Welcome readers to From Friendly Ghosts to Gamma Rays. To start off this week, as we know a week ago the major earthquake/tsunami hit Japan and this has effected thousands of people world wide, specifically there in Japan. Take a moment and help out the victims and their families in Japan by donating to the Red Cross, click on this link and help them out today. The images are heartbreaking and they need it over there.
This week here we are gonna look into the past at Marvel Comics’ Hook, the animated awesomeness of Thundarr, The Barbarian and a preview of the upcoming Peanuts graphic novel Boom! is using to launch their all-new all ages line Kaboom, Happiness is a Warm Blanket, Charlie Brown.
There are some things in comics I can explain why I love, like Spider-Ham or Space Ghost. Then there are other things where no matter how terrible they may seem, I still have an odd fondness. When I was growing up I wanted nothing to do with the Speilberg film Hook. I thought it looked stupid, I refused to go see it with my older brothers, I even complained when it was the toy in the Burger King Kid’s Club Meals. However, I don’t know why, I still somehow managed to purchase right off the newsstand and read all four issues of the Marvel Comics adaptation of the film. I could never explain why I never wanted anything to do with the film but loved the comics (maybe it was my love for comics; maybe something in my kid brain said this makes sense as a comic book but not as a film). So for kicks for this column, I went to my parents’ house and dug out of storage my 4-issue mini-series to re-read after all these years (as well as my Marvel Comics Toxic Crusaders comics, but we’ll get to that another day). If you are unfamiliar with the story, it’s the tale of an adult Peter Pan, who lives in the real world. Years have gone by and he has forgotten Neverland. While visiting the old woman Wendy in London, who took care of him growing up, he comes back to the house one night to find someone has kidnapped his children! Turns out it is Captain Hook, waiting all these years for revenge. With the help of Tinkerbell, Peter is taken back to Neverland where he regains his memory and powers, and with the help of the new lost boys, led by Rufio, duels his mortal enemy once again to save the day.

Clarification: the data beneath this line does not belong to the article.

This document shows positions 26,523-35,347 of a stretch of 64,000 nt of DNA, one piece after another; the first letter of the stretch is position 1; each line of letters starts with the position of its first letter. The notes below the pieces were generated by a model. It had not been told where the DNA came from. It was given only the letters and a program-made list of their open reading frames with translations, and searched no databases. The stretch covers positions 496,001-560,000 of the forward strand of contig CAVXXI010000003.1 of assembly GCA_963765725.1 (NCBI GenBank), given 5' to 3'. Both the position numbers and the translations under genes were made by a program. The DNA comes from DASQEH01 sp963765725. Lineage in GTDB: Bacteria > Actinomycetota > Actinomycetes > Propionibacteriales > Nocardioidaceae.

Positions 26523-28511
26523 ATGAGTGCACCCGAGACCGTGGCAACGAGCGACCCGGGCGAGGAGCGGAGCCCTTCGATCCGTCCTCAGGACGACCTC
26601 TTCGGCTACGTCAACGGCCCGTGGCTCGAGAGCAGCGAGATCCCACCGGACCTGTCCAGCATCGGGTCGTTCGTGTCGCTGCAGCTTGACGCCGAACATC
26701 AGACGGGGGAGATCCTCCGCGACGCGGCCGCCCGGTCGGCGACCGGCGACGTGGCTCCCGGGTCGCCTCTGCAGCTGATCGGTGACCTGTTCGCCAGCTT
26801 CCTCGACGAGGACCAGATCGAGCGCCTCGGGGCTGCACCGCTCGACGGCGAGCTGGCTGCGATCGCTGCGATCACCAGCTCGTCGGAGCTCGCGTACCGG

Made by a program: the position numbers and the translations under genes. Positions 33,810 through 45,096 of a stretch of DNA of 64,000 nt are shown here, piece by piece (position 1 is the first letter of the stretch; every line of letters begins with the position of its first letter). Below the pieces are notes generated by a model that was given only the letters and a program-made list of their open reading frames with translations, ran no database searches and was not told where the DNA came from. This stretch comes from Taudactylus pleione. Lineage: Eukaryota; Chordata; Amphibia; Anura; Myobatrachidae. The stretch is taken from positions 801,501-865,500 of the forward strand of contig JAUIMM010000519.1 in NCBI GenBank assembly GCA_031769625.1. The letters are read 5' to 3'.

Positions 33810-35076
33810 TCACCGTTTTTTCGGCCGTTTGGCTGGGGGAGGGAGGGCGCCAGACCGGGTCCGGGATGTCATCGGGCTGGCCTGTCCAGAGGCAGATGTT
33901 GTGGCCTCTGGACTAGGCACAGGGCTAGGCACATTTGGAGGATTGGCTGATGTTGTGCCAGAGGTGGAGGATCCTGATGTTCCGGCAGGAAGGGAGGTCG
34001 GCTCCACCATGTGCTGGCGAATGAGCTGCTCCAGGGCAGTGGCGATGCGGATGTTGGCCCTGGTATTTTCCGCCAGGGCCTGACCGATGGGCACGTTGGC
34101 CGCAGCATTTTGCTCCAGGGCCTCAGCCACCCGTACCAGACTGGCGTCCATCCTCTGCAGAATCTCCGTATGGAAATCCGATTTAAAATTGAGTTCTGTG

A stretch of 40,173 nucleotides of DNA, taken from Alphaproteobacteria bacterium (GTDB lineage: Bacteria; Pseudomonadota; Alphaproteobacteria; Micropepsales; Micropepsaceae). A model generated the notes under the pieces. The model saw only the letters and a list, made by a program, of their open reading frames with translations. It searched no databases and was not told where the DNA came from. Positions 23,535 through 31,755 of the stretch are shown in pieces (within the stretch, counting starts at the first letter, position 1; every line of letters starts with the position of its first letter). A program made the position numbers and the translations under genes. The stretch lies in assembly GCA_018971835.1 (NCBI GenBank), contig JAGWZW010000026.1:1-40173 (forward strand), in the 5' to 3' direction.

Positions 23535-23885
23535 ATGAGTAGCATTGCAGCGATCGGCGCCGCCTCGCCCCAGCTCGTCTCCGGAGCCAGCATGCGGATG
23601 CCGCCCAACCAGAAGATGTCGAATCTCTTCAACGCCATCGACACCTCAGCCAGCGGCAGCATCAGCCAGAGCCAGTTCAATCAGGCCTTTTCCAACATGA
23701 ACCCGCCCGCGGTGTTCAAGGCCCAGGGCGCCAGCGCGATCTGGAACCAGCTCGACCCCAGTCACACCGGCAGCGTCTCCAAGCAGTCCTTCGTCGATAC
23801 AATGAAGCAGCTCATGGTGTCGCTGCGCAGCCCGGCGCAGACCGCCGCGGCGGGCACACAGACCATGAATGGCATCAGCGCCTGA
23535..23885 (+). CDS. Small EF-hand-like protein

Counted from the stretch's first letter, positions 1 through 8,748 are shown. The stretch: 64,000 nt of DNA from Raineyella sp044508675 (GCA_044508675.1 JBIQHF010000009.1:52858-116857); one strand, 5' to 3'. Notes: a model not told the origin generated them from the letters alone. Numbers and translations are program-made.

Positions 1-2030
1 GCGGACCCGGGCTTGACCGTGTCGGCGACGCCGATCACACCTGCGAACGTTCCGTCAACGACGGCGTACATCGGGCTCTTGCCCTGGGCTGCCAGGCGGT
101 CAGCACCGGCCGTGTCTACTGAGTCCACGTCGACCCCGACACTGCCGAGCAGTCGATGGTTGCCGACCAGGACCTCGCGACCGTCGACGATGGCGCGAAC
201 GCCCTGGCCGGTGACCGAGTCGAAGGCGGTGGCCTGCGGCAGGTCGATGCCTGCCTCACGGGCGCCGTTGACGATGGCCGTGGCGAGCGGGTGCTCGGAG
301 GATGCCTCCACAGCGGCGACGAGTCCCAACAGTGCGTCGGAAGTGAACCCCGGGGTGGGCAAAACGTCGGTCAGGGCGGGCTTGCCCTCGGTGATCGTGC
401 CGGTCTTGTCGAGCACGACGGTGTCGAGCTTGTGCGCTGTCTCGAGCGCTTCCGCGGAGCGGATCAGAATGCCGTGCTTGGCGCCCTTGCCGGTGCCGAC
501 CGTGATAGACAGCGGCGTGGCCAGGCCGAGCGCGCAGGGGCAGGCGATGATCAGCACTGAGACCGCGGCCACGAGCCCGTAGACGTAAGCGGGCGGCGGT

The immediate thing that draws me in now, and did as a child, are the covers of this mini-series, which are fantastic, colorful, and exciting (and oddly both the covers and artwork don’t really look like the actors in the movie; I’m wondering if there was some rights issues with likenesses). Writing wise it’s a pretty exact adaptation of the movie script, a little bit shorter, but if you love the story of the movie, you cannot go wrong here. The oddest thing about this adaptation, which may be one of the eccentric things that draws me to it, is the art keeps changing. Each issue is only about 20 pages long, but each issue has anywhere from 2 to 4 different people drawing it! The look is constantly changing, in some cases very noticeably, however on occasion we get a surprisingly good page layout and of course early-90s Marvel colors jumping off the page at us.